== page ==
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Author Notes: This recipe came to me via my in-laws and I'm grateful. It's dead easy) as they said it would be. I made it for my daughter's birthday (7, at her request) and tonight for a pre-Christmas dinner with friends. Doubled the quantity both times. For the party, we had 12 or so and it was gone (doubled); tonight we had 10, but four were children, and we have enough for a couple of bowls tomorrow. —gabby
- 2 tablespoons olive oil
- 3 shallots, minced
- 1 red bell pepper, chopped
- 1 cup white wine (your preference, just not sweet nor fruity)
- .5 teaspoons salt
- .5 teaspoons dried basil
- .25 teaspoons fresh ground pepper
- 2 garlic cloves, minced
- 14.5 ounces diced tomatoes (canned)
- 1 bay leaf
- 1 orange rind
- 1 pound pacific halibut, tilapia, or similar fish (or combination of fish), cut into 2 inch pieces
- 1.5 pounds mussels (more if you'd like) - rinsed and trimmed of beard
- 2 tablespoons chopped flat-leaf parsley
- Heat oil on medium in large, low pot that has a lid. Sauté shallots and red bell for about five minutes.
- Add the next eight the ingredients, the wine through the orange rind and simmer on medium low for another five minutes, stirring occasionally.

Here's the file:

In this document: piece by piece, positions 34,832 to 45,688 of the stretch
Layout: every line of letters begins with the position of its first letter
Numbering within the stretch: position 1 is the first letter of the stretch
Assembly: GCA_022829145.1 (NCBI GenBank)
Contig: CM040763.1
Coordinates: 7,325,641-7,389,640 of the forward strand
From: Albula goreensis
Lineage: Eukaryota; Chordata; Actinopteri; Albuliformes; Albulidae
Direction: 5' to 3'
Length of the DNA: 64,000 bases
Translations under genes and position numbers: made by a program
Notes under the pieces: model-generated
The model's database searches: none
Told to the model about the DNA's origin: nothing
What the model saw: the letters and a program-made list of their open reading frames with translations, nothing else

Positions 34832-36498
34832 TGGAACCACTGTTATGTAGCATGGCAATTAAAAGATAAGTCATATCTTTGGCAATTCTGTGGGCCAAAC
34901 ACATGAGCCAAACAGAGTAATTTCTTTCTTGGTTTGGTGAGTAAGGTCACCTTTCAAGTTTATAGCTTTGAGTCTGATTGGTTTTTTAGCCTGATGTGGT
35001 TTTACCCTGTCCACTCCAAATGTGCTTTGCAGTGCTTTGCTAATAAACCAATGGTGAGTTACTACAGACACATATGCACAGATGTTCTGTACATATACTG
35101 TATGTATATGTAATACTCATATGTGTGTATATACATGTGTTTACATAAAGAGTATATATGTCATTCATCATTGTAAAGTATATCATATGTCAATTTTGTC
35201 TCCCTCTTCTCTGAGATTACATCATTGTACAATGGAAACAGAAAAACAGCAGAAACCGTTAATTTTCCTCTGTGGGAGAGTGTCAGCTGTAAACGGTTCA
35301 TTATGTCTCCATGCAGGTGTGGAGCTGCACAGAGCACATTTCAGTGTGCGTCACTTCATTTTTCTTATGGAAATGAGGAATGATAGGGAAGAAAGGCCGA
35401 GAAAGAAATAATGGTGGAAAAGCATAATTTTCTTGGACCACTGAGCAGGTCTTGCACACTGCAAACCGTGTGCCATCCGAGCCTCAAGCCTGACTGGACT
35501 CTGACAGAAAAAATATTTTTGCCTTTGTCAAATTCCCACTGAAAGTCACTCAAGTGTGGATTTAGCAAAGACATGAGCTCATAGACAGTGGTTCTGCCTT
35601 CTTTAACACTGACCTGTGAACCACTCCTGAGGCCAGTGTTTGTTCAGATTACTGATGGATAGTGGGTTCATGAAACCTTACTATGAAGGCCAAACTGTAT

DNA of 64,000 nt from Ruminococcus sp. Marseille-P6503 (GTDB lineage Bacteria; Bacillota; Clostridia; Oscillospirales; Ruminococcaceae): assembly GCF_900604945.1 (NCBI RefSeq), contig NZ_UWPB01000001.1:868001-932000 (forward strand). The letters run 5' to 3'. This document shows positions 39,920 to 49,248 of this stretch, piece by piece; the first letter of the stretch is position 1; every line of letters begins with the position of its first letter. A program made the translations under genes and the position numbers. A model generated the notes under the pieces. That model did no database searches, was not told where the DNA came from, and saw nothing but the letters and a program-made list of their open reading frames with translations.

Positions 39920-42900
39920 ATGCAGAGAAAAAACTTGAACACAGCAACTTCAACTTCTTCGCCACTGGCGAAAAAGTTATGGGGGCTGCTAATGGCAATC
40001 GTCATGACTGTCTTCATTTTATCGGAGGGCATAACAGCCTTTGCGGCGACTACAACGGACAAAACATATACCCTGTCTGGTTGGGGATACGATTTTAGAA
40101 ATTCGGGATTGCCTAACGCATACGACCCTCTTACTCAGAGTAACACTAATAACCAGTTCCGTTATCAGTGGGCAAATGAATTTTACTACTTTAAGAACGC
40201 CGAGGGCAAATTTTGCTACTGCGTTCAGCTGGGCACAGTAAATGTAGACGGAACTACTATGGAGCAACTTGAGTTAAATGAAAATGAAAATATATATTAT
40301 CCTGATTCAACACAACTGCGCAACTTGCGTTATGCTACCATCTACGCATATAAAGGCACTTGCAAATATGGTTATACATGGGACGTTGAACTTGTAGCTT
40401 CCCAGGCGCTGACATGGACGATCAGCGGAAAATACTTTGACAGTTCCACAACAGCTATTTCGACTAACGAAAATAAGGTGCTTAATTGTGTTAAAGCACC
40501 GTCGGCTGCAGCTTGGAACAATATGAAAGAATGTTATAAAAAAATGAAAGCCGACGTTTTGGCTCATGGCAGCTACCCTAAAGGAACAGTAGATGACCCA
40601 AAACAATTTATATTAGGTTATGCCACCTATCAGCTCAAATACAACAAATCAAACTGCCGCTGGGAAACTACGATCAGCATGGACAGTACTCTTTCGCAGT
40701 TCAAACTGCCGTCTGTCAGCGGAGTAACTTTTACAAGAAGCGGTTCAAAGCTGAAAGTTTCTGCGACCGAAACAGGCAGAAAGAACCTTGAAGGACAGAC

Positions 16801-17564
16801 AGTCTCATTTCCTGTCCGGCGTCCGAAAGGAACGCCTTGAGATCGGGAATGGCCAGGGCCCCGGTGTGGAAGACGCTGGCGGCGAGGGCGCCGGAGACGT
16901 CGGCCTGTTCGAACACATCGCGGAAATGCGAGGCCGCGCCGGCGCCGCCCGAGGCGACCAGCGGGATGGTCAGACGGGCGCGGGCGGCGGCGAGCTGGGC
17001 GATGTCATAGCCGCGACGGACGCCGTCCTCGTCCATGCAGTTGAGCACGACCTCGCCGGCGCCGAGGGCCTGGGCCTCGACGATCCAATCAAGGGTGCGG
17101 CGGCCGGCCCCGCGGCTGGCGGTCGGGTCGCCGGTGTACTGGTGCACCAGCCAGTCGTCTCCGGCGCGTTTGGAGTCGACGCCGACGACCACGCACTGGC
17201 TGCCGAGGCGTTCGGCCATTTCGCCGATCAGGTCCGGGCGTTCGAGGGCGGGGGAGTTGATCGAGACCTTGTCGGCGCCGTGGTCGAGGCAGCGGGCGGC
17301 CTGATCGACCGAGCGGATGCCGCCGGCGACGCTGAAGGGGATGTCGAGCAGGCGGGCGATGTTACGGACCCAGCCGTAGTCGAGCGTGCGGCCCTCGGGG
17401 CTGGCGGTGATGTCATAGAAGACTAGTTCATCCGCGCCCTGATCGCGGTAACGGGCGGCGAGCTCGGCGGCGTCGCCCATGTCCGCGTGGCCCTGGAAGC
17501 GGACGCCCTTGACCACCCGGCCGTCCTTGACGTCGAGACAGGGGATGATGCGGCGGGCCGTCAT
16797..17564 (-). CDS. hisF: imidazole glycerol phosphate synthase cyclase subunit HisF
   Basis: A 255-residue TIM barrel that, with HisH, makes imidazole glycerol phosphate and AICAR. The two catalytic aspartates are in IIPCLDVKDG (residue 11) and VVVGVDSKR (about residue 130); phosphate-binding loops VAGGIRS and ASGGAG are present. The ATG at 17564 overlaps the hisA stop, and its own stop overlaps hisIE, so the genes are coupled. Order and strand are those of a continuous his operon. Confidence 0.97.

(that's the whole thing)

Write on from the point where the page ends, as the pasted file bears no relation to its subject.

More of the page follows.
- Nestle the shellfish in the sauce, spooning to cover. Place the fish on top and cover the pot. Let it sit for about 10 minutes until the fish is cooked through and the mussels have opened. Gently stir to mix.
- Discard any unopened shellfish. Ladle into a bowel and serve with a pinch of parsley. Other garnishes may be chervil, red pepper flakes, or hot sauce. My small children eschew the spicy options.
- Options: The original recipe calls for orange roughy which is on the no-fish list for us. Good, sustainable substitutes are Pacific halibut and farmed tilapia. Tilapia tends to flake but is a well-priced fish, if not bland. I like to mix the tilapia with something more flavorful and balance the cost and flavor. When I double the recipe, I added clams. So I end up with 1.5 pounds of mussels and 2 pounds of clams because the heavier clam shells mean that you get fewer clams per pound.